Make-or-break EDF restructuring talks seen concluding in March: sources

Make-or-break EDF restructuring talks seen concluding in March: sources

News: Make-or-break EDF restructuring talks seen concluding in March: sources.

PARIS (Reuters) – Talks between Paris and Brussels over an overhaul of the French state-controlled energy company EDF are entering the final stages. The result is expected for the end of March. Two union sources and a third person familiar with the discussions said.

One of the union sources that was briefed on the matter said there was reason to be optimistic that an agreement could be reached after discussions over the past few weeks, although the outcome was not yet certain.

EDF shares rose more than 6% at 1027 GMT on Thursday.

France and the European Commission have been arguing for months over a proposed reform of the utility and its nuclear arm, as part of a reorganization known as the Hercules project, partly aimed at helping the indebted group better recover its costs.

Paris and Brussels disagreed on the extent to which the nuclear power plant and various departments of EDF should be kept separate in order to avoid creating a structure in which all businesses would benefit from some form of State aid.

Talks about a deal that will have to reset the price at which EDF sells nuclear power to third-party suppliers are currently at a stage of transition.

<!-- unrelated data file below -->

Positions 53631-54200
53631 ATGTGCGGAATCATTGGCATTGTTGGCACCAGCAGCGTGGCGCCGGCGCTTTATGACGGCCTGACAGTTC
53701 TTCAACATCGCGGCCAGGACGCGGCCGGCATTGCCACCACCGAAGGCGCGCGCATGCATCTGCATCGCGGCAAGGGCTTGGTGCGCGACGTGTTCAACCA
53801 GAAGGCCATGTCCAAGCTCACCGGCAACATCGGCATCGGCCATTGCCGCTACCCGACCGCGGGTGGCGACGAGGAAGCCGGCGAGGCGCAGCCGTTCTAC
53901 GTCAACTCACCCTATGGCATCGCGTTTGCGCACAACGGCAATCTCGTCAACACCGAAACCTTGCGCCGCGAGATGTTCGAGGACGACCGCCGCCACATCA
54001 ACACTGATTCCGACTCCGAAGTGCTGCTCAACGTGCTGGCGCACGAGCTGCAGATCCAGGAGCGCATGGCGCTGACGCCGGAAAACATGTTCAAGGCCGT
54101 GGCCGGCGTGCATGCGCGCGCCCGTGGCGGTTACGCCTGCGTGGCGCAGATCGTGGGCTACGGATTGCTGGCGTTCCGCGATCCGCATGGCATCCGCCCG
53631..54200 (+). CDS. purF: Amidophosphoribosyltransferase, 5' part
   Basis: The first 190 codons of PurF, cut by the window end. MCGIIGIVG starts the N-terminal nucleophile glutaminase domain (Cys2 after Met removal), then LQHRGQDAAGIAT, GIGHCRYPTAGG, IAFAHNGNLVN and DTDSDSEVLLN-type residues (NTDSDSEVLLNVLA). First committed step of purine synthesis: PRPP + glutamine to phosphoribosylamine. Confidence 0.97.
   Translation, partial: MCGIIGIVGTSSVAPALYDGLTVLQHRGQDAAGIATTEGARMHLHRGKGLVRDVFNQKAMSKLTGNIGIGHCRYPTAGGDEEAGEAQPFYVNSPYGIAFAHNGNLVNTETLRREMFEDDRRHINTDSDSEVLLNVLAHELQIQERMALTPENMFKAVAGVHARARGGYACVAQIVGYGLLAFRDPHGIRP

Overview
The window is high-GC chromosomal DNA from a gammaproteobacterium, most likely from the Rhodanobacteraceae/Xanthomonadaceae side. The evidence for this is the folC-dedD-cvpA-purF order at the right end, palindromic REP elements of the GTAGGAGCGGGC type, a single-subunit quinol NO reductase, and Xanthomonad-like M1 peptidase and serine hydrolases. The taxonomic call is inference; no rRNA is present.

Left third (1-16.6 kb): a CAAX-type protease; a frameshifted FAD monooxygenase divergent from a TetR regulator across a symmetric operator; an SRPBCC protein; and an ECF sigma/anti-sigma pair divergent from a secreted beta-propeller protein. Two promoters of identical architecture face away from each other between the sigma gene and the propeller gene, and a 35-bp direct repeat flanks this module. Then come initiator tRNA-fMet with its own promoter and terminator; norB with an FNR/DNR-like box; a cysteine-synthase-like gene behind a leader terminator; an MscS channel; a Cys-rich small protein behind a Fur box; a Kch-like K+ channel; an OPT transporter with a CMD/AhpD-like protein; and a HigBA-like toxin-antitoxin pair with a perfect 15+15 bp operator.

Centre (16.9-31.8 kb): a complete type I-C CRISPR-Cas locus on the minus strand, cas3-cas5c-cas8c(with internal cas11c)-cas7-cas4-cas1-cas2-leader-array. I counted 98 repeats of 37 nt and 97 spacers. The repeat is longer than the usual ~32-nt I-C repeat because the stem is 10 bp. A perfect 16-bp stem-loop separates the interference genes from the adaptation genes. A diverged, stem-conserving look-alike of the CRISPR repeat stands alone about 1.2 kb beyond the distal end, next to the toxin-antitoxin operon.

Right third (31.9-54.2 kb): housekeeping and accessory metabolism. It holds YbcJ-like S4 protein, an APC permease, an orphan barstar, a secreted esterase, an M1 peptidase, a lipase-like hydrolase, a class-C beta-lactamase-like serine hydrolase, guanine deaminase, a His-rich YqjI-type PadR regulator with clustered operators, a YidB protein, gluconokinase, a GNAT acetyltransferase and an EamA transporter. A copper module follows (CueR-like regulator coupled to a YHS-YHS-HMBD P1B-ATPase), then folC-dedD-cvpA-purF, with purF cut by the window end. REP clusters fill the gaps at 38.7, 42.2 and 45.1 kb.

“The negotiations are coming to an end and there are some elements that are viewed as positive (by France),” said the union source, who was briefed on the talks. A second union source said a “final” meeting was planned for late March.

EDF and the French finance and energy ministries declined to comment.

“The Commission is in constant contact with the French authorities on the reform of regulated access to nuclear energy and hydropower concessions,” a Commission spokesman said in a statement.

“We cannot anticipate the point in time or the result of these contacts.”

The French government previously stated that an agreement had not yet been reached, and EDF boss Jean-Bernard Levy said in a newspaper interview published this week that the EU wants to wind up the company, a solution France opposes .

“There is an absolute red line: there will be no dissolution of the EDF,” Finance Minister Bruno Le Maire told BFM Business TV on Wednesday.

The EDF unions have been vehemently opposed to any reform of the group, including an intermediate scenario of ring fencing businesses presented by the company and the French government, on the grounds that this could be the prelude to a complete breakup.

Unless an agreement with Brussels is reached soon, it may become more difficult to lead reform through the French parliament before the 2022 presidential election. Delays, in turn, will penalize EDF and its ability to invest, the company warned.

“The National Assembly’s schedule is getting very tight, and if it doesn’t come to a conclusion soon, it will last until 2022. And politically it will be difficult to deal with it in the middle of an election campaign,” said Marie-Noëlle Battistel, a specialist in energy policy MP said to Reuters.

Reporting by Benjamin Mallet, Gwenaelle Barzic and Elizabeth Pineau. Additional reporting from Leigh Thomas. Letter from Sarah White. Arrangement by Toby Chopra and Mark Potter

Original Source © Reuters

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